The difficult environment has recently led to Styrolution's decision to close its 80,000 mt/year Trelleborg polystyrene plant in Sweden.
In addition, there is a concern that the current investigation into possible dumping by the Egyptian polystyrene producer in Turkey could lead to an increase in Egyptian supplies into Europe, which could further undermine Europe's own production.
It's the phenol countdown
Competition from other regions remains a concern for European phenol producers too.
As the global phenol capacity rises it is likely to have a double impact on the benzene market -- on the one hand, reducing the competitiveness of European phenol makers, but on the other hand, absorbing some of the benzene length.
European phenol producers had to give away some of their margin this year in order to maintain the same order volumes as in 2014.
Last year contractual prices were set at around Eur250/mt over feedstock benzene prices. This year the fee had to decrease by Eur10-15/mt.
Previously European phenol producers felt most of the pressure from phenol supplies from the US and supplies of downstream bisphenol-A from Asia.
This pressure was somewhat eased last year by turnarounds in other regions, but could intensify as new facilities start up.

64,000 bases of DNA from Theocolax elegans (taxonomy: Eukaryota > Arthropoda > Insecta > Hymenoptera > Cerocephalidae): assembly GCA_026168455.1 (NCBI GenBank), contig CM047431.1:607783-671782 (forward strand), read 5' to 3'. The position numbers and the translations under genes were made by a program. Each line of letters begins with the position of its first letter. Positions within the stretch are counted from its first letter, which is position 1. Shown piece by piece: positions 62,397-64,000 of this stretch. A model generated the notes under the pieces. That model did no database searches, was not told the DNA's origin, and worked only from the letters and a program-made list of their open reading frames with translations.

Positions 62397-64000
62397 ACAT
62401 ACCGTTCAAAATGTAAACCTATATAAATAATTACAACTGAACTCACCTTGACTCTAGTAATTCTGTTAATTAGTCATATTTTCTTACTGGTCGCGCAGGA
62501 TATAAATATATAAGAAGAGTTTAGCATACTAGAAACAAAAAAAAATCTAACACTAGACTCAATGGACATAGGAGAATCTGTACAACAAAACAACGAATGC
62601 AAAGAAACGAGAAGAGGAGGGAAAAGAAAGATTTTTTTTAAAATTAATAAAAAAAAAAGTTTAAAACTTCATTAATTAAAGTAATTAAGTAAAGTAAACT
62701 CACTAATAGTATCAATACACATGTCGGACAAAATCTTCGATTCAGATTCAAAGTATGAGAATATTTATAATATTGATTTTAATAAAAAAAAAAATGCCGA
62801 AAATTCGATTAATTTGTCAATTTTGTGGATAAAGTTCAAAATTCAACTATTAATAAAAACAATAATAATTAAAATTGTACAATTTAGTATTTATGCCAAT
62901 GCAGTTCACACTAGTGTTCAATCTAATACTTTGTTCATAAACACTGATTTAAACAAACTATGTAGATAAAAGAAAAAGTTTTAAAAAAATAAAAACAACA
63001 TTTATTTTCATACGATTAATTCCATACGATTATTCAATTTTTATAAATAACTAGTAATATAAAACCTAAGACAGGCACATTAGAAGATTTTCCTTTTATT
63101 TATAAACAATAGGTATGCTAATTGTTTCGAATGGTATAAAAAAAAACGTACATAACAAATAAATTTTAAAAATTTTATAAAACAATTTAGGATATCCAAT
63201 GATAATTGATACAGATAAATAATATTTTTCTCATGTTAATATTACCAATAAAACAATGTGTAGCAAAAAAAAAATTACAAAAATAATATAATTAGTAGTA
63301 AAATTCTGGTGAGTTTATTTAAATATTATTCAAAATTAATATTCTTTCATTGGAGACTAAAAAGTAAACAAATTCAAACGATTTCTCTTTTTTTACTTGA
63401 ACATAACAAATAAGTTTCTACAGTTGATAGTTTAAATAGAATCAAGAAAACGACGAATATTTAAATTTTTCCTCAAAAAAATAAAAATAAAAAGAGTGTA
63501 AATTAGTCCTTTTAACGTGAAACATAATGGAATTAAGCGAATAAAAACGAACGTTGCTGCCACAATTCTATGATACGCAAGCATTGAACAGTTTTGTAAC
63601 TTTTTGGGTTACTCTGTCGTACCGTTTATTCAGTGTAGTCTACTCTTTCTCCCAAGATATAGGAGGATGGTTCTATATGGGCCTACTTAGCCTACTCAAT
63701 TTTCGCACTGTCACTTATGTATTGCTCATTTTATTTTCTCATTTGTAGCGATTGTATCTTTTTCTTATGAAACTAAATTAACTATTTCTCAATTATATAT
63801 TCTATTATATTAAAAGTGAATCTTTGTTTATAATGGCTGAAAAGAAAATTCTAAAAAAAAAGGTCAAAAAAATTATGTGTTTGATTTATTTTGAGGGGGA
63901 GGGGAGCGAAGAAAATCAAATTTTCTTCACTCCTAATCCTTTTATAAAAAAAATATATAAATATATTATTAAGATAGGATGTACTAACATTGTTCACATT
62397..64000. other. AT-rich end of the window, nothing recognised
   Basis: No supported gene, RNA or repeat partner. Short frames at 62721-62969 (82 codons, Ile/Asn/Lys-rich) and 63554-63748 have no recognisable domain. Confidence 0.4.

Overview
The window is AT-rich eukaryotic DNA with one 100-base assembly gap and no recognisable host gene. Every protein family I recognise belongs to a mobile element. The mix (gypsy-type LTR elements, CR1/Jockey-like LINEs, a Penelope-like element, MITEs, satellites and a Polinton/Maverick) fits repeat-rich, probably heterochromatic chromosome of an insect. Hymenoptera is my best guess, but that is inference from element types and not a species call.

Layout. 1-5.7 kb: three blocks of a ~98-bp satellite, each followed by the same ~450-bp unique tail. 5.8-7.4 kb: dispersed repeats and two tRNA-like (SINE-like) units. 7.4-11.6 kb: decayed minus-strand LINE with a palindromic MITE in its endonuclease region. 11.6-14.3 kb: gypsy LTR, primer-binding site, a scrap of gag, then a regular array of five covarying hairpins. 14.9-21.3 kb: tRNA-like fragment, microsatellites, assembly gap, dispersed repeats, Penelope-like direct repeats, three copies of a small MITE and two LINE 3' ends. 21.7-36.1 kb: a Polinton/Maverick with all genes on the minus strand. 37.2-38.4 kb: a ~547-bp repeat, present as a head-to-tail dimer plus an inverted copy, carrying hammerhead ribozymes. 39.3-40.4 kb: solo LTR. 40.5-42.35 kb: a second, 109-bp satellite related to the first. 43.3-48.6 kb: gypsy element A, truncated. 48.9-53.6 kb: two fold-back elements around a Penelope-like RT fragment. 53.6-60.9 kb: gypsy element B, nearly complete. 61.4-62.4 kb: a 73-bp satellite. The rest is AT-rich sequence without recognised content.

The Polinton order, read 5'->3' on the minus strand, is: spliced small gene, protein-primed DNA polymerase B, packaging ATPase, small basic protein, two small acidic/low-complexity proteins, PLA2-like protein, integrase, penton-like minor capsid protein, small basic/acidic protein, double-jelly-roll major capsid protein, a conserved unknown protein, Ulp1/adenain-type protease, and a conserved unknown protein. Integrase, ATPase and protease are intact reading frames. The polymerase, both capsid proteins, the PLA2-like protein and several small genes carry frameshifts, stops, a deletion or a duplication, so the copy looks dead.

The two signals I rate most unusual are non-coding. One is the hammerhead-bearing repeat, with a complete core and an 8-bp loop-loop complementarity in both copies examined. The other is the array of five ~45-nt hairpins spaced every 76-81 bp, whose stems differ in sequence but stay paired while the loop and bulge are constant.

For example, both Shanghai Sinopec Mitsui Chemicals and Cepsa Quimica have started their 250,000 mt/yr phenol plants in Shanghai over the fourth quarter last year, and should be currently ramping up production.
Furthermore, Taiwan's Formosa Chemicals and Fibre Corporation was scheduled to start its new 300,000 mt/year plant in Ningbo, China, by early January.
As China gains self-sufficiency more Asian phenol could hit international markets.
However, on the other hand, these capacity additions alongside new capacities in other benzene derivatives would partly offset the rising benzene production in Asia, and thus limit the knock-on effect on the Atlantic basin market.